28 July, 2010
Composition in art is what makes stare at a drawing or painting.
It looks simple (a group of people, a landscape, a flower, etc..) and yet it is carefully studied to lead us enter in all its parts.
This is why the eye folllow a path without getting tired or lost and so we get "kidnapped" by the painting or drawing.
In my opinion, composition must be learned and practiced even before being able to draw or paint. It also helps in photography for instance.
And it's an education into beauty.
SUGGESTION WORTH CONSIDERING
Before I get into lengthy explanations...
I think the best teacher I found online is here.
His books and videos are really a blessing. On sale now (July 2010)
Available also at Amazon: the book
(without the extras though).
(NOTE: this rules can be broken!)
Look at things in a simple but boldly way! Don't think in terms of objects but of shapes and colors.
If in front of you is a landscape that you want to draw or paint, simplify its features and look for:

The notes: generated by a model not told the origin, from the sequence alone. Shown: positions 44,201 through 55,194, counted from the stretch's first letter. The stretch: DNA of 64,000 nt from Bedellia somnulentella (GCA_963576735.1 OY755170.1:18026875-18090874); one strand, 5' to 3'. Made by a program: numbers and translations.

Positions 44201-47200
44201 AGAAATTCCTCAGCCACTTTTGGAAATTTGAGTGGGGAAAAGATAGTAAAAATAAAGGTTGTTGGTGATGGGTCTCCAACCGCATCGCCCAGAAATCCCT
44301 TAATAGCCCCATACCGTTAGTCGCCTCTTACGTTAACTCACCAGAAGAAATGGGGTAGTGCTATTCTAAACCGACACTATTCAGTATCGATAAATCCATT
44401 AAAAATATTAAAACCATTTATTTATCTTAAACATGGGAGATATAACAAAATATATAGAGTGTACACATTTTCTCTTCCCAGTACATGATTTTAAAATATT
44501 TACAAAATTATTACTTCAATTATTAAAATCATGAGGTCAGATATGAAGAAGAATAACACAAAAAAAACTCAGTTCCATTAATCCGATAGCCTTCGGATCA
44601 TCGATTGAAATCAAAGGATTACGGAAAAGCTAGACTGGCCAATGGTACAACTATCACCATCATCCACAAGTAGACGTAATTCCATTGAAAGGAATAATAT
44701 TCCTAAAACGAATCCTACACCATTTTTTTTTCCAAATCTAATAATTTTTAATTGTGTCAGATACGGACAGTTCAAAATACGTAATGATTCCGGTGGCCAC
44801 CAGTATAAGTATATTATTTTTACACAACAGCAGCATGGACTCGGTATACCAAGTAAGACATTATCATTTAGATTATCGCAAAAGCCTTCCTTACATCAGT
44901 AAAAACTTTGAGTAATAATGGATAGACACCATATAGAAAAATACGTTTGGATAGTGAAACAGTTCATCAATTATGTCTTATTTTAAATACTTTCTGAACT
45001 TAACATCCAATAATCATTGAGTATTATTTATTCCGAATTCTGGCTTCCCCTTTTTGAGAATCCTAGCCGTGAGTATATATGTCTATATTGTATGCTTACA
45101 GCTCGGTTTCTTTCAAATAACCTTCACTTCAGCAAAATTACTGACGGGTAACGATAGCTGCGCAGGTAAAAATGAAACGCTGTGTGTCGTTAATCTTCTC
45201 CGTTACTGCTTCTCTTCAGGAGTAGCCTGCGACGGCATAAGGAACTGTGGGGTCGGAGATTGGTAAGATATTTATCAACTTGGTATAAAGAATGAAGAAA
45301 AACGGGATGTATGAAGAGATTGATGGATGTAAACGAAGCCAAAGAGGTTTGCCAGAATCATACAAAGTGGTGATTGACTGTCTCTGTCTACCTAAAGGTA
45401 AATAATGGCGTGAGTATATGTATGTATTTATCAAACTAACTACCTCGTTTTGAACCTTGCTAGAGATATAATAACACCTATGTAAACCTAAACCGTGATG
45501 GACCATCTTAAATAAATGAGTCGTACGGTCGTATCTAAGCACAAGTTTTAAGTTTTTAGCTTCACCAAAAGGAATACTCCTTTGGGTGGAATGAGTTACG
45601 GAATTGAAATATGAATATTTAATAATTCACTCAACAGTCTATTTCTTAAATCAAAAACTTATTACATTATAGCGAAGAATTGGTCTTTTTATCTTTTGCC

L-shapes, simple shapes, often used in landscapes, marine painting of boats
S-shapes a powerful way to lead the eyes
Create a centre of main interest (should be off-centered in the final drawing/painting)
Group things together
Create radiating, smooth or straight "lines", color patches, shapes leading to the main center of interest.
If there is a "boring" texture all over the drawing/painting/photography create a resting spot for the eyes by introducing a total different element (e.g. a leaf on a totally grey background of a road)
Here I wrote a better way to look at these rules.
Essay on Art
by A. Clutton-Brock, 1919, p.58
The Artist and his Audience
According to Whistler art is not a
social activity at all ; according to
Tolstoy it is nothing else. But art is clearly
a social activity and something more ; yet no
one has yet reconciled the truth in Whistler's
doctrine with the truth in Tolstoy's. Each
leaves out an essential part of the truth, and
they remain opposed in their mixture of error
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